As a baby, Brian was an enthusiastic nurser. Later, we blamed Dawn for his passion for Italian food, explaining that it was because she had a spaghetti dinner just before delivering him that he confused mother's milk with marinera sauce. We also told him that it was the sauce that caused his hair to be so red. But, he loved his red hair, one of the few physical attributes he loved about himself especially when the ladies cooed in admiration and envy.
He enjoyed sleeping all day and playing most of every night. While it was very frustrating for his mom, it was delightful for me. I actually enjoyed getting up at 4am to hold him, singing any number of arrangements of "HE'S GOT THE WHOLE WORLD IN HIS HAND." Brian loved the attention, providing smiles of encouragement for ever-more ridiculous treatments of the old spiritual. Some nights, the two insomniacs sat on the kitchen floor with just the stove light on and had cookies and milk. I guess this was an early form of male bonding.
During his first year of life, his mother reluctantly returned to work, permitting his care to rest in the loving hands of his Grammy. Brian's nursing schedule remained unbroken however, enjoying daily lunches at his mother's breast in a secluded space at her school. Dawn would eat with one hand and hold Brian in the other.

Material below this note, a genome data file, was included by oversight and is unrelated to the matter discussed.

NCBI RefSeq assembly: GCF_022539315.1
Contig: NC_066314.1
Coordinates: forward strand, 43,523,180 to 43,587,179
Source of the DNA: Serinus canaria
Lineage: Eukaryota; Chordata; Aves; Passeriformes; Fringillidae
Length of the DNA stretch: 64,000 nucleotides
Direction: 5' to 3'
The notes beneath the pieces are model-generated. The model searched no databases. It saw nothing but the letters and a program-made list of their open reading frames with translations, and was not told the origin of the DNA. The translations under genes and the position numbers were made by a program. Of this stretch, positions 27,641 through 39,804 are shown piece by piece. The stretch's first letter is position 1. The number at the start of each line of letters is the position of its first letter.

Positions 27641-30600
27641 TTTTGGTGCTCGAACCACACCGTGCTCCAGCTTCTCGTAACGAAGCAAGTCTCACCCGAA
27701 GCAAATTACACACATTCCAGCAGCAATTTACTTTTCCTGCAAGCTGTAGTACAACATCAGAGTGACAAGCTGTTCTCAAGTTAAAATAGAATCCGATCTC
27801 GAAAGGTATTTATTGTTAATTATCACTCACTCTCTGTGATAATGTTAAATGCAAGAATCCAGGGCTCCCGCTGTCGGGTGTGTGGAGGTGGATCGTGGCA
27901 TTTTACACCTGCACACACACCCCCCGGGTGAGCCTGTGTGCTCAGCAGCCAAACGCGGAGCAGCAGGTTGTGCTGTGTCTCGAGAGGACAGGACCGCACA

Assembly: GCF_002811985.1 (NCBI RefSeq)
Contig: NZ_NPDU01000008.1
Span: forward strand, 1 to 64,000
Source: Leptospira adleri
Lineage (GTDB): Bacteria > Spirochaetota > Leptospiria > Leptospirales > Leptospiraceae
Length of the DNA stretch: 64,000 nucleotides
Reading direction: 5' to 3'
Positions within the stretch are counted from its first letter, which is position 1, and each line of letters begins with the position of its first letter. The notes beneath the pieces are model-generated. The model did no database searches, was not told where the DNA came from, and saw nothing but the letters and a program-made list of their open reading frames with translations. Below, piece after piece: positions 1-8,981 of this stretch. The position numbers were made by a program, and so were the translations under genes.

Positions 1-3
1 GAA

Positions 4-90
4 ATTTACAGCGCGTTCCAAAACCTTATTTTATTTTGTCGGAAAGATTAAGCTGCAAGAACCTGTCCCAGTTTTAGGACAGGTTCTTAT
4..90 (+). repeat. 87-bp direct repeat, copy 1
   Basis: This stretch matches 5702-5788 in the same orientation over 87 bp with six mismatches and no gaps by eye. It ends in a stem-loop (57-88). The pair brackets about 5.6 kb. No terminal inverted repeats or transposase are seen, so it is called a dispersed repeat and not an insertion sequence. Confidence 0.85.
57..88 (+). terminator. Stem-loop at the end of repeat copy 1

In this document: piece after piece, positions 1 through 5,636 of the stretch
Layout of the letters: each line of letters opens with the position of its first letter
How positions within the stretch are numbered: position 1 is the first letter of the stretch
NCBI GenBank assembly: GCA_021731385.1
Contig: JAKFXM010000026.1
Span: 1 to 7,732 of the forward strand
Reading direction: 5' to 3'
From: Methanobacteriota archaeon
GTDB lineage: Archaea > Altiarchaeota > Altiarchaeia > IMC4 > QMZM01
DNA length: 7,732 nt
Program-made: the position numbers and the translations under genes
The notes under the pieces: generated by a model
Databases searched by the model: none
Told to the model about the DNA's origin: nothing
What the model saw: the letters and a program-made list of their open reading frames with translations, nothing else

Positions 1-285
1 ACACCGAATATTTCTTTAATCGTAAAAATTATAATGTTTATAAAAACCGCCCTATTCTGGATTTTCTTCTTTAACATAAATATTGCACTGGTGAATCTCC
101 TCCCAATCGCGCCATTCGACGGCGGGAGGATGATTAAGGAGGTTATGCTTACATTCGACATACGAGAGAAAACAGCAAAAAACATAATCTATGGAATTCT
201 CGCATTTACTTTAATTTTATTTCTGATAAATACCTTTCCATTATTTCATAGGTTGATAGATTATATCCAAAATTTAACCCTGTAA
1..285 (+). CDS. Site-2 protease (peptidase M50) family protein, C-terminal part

Brian was a true romantic. He loved stories about good overcoming evil and since he always wanted to be the good guy, it was my job to be the evil one until the arrival of his baby brother. This relationship between the two boys was perfect from the beginning. Brian, the leader, Knight in shinning armor, and Jamin, his squire and part time villain. It was easy for Brian to defeat his brother, the diapers slowed him down and he had a considerably shorter arm reach. It wasn't until Jamin began to grow into a scraping toddler, and for his age, a formidable game player, that Brian pulled me aside to ask the timeless question of all older siblings "Can we take him back to the hospital now?"